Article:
After graduating from The Ohio State University, I attended auction school. Soon after I was working as an auctioneer in the Columbus, Ohio area, helping Jack B. Smith Auctioneer with his auctions.
Jack would have an auction almost every weekend, and an occasional weekday event as well. Together, we sold antiques, collectibles, restaurant equipment, commercial and industrial items and almost everything else for just over six years; I had found what I wanted to do the rest of my life.
Today, I’m blessed to have worked auctions all over the United States.
What have I found as I’ve traveled from Maine, to Florida, to California, to Kansas … 32 states in the last 4 years? As I’ve been known to have said before:
There might not be a 5-year-old in the United States who doesn’t know what an auction is …
We recently wrote about consumers today sometimes opting for the convenience of retail “buy-it-now” markets over the “prospect of a deal” auction markets. The resulting question seems to be, “Do consumers not know what an auction is, or do they just not prefer auctions?”
One could look at Google Trends and see that for the last 10 years, the use of the search terms, “Buy,” “Price” and “For Sale” have gone up (by an overall average of 57%) while searches for “Auctions” and the like has gone down by 29%.
Since searching for “Auctions” on Google is down, one might conclude that less people are searching for auctions … except not all those who look for auctions go to Google.com. Would one conclude that less people go to Facebook given searching for Facebook via Google is down 57% since 2012?
Further, one could decide that since people aren’t searching for auctions, and rather searching for things “for sale” and to “buy” that consumers don’t know what an auction is. Maybe given Facebook’s 57% decline, people don’t know what Facebook is either?
Yes, more and more people access Facebook via their app on their phone, and there is no single “Auctions” app. But … there are auction calendars, auction alerts, auction emails from auctioneers, Facebook posts and ads so maybe just as many are seeing “Auctions” and/or searching for auctions as before, if not more?
In other words, maybe more consumers are finding auctions via other Internet/online sources, just like Facebook users are getting to Facebook other ways rather than using Google? Our point here is, who and how people search Google is hardly the only metric.
Here’s Google Trends’ picture over the last five years of searches of “Facebook,” “Auction,” “For Sale,” “Buy,” and “Price:”
Here’s my conclusions based upon my time in the auction industry and experience traveling all over the United States:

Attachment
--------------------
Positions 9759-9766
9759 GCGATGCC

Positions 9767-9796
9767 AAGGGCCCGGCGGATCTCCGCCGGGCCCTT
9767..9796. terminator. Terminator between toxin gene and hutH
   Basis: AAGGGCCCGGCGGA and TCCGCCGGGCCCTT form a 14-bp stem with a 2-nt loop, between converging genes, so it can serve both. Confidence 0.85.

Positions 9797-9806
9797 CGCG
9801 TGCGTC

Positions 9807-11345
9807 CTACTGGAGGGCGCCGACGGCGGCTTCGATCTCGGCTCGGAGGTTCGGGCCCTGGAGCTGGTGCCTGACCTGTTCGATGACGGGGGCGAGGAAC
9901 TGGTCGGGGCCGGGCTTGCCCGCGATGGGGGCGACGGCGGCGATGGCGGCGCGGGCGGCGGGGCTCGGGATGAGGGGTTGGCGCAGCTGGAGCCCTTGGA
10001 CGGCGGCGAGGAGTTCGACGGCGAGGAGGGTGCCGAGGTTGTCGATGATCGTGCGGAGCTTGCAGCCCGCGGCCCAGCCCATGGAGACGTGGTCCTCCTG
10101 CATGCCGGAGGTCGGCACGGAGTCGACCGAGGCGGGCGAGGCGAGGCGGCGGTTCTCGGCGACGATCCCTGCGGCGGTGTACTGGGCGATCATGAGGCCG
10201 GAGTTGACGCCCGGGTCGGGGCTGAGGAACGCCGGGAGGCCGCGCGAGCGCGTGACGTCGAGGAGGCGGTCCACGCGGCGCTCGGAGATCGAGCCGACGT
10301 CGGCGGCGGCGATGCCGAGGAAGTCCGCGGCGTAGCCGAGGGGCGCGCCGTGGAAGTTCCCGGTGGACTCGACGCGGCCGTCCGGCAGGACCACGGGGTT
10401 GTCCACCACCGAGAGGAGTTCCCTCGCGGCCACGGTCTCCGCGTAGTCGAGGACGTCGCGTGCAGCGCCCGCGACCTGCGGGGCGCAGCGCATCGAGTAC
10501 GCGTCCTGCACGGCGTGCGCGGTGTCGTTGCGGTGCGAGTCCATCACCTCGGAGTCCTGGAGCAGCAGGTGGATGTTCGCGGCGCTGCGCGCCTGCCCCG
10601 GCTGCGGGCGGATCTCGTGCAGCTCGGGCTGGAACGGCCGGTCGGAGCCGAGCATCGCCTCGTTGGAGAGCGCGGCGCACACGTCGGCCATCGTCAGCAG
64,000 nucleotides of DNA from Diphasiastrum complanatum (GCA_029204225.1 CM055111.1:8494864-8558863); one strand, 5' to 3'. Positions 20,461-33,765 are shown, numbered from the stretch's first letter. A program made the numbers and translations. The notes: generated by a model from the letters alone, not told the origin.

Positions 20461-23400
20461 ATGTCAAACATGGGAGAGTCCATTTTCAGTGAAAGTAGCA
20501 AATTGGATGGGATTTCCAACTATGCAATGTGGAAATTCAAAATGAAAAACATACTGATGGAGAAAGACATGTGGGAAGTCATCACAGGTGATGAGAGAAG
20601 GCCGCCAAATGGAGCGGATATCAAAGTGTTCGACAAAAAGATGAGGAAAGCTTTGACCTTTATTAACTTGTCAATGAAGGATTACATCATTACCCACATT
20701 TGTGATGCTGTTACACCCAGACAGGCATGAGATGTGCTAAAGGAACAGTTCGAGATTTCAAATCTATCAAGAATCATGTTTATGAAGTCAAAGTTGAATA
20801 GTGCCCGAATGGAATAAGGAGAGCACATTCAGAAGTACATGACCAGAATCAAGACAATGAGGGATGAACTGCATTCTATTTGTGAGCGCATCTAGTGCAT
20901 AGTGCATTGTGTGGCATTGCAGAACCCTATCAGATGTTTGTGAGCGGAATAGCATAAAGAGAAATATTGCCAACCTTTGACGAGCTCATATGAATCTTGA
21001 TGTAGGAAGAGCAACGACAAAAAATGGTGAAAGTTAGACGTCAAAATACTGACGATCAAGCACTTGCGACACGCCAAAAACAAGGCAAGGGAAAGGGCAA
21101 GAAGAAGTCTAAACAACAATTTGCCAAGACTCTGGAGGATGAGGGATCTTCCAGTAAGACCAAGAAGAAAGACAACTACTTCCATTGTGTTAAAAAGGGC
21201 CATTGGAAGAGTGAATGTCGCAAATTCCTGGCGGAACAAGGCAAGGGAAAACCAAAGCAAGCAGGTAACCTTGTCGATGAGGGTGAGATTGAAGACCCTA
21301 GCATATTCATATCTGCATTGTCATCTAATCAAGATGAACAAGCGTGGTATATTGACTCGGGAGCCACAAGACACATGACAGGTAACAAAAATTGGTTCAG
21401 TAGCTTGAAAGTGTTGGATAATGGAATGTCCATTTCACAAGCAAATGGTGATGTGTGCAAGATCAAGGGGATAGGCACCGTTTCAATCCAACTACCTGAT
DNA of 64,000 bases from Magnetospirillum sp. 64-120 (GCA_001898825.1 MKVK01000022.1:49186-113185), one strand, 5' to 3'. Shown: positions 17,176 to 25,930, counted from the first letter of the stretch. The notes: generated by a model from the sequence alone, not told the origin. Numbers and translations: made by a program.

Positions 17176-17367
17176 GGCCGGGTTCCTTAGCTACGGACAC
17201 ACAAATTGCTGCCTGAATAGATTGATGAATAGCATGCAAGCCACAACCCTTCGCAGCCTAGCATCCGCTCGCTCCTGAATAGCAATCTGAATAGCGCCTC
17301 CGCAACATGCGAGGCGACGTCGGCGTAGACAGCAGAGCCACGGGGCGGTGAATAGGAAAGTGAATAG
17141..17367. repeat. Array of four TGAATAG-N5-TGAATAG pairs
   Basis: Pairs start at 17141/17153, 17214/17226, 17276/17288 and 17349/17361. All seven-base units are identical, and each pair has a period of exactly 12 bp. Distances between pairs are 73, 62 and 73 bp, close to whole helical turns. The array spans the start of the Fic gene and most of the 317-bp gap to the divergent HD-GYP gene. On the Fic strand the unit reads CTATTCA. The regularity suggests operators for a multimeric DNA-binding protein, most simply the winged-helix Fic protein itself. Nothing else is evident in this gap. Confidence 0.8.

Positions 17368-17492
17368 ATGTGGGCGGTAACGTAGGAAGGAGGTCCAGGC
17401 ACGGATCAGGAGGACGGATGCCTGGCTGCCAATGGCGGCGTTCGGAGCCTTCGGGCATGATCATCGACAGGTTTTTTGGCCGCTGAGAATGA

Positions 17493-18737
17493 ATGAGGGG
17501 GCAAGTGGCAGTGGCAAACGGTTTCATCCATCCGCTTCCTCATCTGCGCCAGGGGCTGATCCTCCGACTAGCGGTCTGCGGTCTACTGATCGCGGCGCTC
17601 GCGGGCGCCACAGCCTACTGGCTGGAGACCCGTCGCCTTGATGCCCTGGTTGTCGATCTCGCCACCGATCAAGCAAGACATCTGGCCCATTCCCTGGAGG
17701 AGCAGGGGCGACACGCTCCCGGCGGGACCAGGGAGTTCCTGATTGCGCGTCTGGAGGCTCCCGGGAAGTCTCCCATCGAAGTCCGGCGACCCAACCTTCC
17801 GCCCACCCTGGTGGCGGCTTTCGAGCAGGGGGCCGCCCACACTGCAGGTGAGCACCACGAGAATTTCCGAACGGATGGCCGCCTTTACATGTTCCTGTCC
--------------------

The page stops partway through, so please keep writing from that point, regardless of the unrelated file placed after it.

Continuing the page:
- Over 90% of adults in the United States know what an “auction” is … and most of them have either watched an auction (live, on TV, movie,) bid on and/or bought something at auction, or sold something via auction.
- Most routine (repeat) auction bidders/buyers do not search Google for auctions, but rather go directly to auctioneers’ websites, auction calendars, Facebook and/or receive notices of their favorite auctioneer’s auctions.
- Adults who attend or otherwise participate in auctions as bidders/buyers tend to participate again. Auctions are somewhat addictive and most attendees enjoy their auction experience.
- Online auctions opened the auction industry to the Internet (or vise-versa) where bidders could bid and buy, and yet with a couple clicks bidders can see the efficiency of other online platforms where they could press the “Buy-it-now” button.
- Some sellers remain who relate auctions to a “last resort” or “fire sale” where they perceive they should only sell at auction after all other sale methods have been exhausted. However, largely since the 1980’s, this feeling continues to subside.
- Auctioneers should use every opportunity to say the word “auction” which sends a clear message that there is a “prospect of a deal regarding something you might want.” The more auctions are advertised as such, the more the public will embrace this sales method.
- “There might not be a 5-year-old in the United States who doesn’t know what an auction is;” if you don’t know what an auction is, you are in a very small minority of citizens in the United States.
Mike Brandly, Auctioneer, CAI, AARE has been an auctioneer and certified appraiser for over 30 years. His company’s auctions are located at: Mike Brandly, Auctioneer, RES Auction Services and Goodwill Columbus Car Auction. He serves as Distinguished Faculty at Hondros College of Business, Executive Director of The Ohio Auction School and Faculty at the Certified Auctioneers Institute held at Indiana University.